Getting #OutoftheKitchen with Celiac Disease and Food Allergies

Recently, my friends at Epicurious and Bon Appetit asked me to bring to life the importance of personal touches that make a difference from my point of view as a diner and influencer in the food community. Specifically, about the time someone’s attention to detail, focus on service, or passionate approaches have made all the different in my experience. This is an issue I think about often as a graduate from a Culinary Management program.

Dining out is often a challenge for our family. Going to restaurants was one of my favorite things to do up until 8 years ago when my oldest son had his first anaphylactic reaction. Flash forward a few more years to my middle son and I being diagnosed with celiac disease and well, I suppose you can understand how the experience I once loved is now tainted with some anxiety and fear.

In my carefree past, I was one of those people who relished going to a different restaurant every time we went out and had to taste each dish as it came to the table. I would insist everyone tasted my food as well. My favorite places were the ones where the waiters would recommend ordering multiple selections to share. Throw in a creative cocktail menu and I was hooked.

Now it is totally different. My biggest concerns are whether they will understand our food allergies and intolerances. Will they really get it? If they do, will the importance of these issues be translated well to the chef? Will they even remember or truly be able to accommodate us in the extreme chaos that is dinner service at any restaurant? What if there is a mistake? Even if they are very well intentioned, one of my children or I could end up sick or even worse, have a life-threatening anaphylactic reaction.

How can we truly enjoy a meal with this underlying fear? As a result, we rarely go out to eat. Isn’t pleasure the whole purpose of dining out? Sustenance too but, I really miss the joy of dining out at and experiencing new restaurants.

Don’t get me wrong; we’ve had some great experiences. Some inspire me to get out of my kitchen and try our hand at eating out a little more regularly. Recently, I was at Red Hat on the River. I go there pretty often but as is the case with every restaurant, I never order anything fried. There is too much of a risk the food will be cross-contaminated and make us sick.

Imagine my surprise when they brought these bistro French fries to the table and told me they have a separate fryer they keep to use for guests who are gluten-free. I was ecstatic! There are some things I crave and just haven’t been able to eat since going gluten-free 4 years ago and deliciously crispy restaurant fries are high on that list. Besides the fries, the service for our entire meal was wonderful. The staff was incredibly knowledgeable and accommodating.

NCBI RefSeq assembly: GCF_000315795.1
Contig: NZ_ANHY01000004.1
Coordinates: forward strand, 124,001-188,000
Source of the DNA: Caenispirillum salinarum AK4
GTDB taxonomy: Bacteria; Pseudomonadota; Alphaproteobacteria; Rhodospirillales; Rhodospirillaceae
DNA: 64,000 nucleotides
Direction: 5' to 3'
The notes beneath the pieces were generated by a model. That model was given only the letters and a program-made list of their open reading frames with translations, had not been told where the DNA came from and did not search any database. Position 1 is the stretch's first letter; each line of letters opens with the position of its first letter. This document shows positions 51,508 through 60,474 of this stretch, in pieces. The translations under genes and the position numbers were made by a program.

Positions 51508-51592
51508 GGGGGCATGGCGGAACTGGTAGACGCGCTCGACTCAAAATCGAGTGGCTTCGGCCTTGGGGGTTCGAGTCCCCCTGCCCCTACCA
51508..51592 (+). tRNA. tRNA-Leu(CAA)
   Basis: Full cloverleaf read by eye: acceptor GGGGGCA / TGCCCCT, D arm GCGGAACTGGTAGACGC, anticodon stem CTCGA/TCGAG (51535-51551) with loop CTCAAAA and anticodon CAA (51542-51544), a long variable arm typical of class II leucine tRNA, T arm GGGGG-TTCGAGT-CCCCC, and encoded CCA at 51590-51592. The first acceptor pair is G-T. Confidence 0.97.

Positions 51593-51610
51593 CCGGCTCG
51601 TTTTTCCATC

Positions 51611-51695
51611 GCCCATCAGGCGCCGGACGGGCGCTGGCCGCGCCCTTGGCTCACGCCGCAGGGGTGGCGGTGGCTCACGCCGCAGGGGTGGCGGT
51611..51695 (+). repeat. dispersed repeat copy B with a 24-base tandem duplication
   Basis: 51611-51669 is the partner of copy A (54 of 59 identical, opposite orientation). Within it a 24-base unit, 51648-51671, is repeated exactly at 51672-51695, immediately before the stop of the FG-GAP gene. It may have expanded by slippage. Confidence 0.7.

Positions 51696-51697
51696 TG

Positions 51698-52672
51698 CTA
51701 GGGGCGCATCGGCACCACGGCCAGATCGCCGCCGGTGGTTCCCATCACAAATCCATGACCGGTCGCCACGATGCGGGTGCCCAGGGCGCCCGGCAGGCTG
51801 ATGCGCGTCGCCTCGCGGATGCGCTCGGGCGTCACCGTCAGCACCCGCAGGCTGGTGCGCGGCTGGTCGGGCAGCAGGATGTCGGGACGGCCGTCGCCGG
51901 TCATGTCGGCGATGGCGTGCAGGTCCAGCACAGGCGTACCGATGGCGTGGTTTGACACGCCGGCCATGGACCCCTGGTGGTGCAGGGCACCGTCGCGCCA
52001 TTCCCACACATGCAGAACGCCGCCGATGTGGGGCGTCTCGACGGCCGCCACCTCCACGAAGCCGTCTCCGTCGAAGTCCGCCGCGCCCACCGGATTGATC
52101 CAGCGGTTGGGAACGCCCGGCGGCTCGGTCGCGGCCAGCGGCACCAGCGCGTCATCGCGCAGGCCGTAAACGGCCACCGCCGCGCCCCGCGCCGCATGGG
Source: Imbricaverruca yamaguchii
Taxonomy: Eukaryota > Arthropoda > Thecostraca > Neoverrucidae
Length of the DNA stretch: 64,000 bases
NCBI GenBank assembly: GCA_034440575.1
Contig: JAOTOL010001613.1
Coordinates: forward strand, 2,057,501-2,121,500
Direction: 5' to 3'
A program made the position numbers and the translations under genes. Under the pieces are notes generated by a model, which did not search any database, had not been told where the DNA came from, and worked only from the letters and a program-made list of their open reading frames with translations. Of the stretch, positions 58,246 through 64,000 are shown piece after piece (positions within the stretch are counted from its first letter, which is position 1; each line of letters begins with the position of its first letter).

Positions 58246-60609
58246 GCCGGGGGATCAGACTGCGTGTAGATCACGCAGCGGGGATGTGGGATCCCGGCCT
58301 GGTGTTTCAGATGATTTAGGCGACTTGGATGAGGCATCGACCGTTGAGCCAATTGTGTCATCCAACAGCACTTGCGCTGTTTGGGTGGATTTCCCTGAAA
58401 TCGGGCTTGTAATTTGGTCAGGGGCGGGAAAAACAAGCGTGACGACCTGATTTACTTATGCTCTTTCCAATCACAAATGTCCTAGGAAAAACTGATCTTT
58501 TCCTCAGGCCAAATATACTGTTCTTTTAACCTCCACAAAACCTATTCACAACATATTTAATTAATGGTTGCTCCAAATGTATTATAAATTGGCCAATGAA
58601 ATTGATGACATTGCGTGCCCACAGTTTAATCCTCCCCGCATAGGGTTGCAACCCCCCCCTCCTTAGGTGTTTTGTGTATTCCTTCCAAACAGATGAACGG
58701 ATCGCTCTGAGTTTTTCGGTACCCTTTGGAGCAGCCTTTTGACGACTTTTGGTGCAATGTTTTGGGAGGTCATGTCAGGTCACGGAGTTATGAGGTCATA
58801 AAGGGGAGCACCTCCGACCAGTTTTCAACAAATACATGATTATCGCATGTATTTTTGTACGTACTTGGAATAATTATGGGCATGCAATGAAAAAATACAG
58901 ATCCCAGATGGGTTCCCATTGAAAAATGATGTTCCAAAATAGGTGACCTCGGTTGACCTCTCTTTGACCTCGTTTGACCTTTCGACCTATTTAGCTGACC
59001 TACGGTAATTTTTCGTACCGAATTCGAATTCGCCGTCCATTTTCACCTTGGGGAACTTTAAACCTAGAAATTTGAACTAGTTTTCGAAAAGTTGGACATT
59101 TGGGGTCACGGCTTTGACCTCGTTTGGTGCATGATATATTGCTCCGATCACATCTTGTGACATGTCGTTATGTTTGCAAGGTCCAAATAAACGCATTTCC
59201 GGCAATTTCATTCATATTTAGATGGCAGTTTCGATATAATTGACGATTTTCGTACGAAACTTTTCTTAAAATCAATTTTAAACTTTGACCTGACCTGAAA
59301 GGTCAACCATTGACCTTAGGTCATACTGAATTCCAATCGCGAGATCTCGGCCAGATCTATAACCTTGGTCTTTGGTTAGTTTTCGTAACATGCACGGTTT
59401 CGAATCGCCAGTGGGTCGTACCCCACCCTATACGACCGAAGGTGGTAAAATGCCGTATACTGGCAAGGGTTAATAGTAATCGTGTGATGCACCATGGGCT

As my kids get older, it is important for me to help them identify restaurants, like Red Hat on the River and many others, which are knowledgeable and willing to accommodate our food allergies and celiac disease. I want them to experience the pleasure of dining out and to help them travel more freely.

Want to meet other purveyors who are making a difference with their customers? Check out’s “Out of the Kitchen”, an ongoing exploration of the relationships that build and sustain the food industry. See how hyper-local food markets operate and how their focus on quality and service keep customers coming back for more.




  • There are very few spots where a dash of worry doesn’t enter my mind even if I’ve dined there multiple times and I know there are good cross-contact policies in place (such as separate prep areas or fryers). I do love how education is spreading, and speaking with chefs is becoming the norm in many of the restaurants where I choose to eat. Of course, my favorite restaurants are those that contain no gluten ingredients. (The best selection that I’ve found of these so far is in the Pacific Northwest so far. It’s a celiac wonderland.) I try to blog about all my experiences (good or bad), and share them on food allergy apps such as (Find Me Gluten Free and YoDish) because I use them so frequently as a starting point. Hopefully, you have the chance to travel with your family in a safe environment too! (We usually pack a meal the first time we go to a new spot, just in case, or at least a snack.)

  • Instead of business cards, I printed food allergy cards and give them to the waiter to help the kitchen conversation go smoother. Since using the cards, I’ve haven’t had bad surprises and the restaurant staff is super grateful. has real cute cards you can customize…so the allergy thing can be less of a drag.

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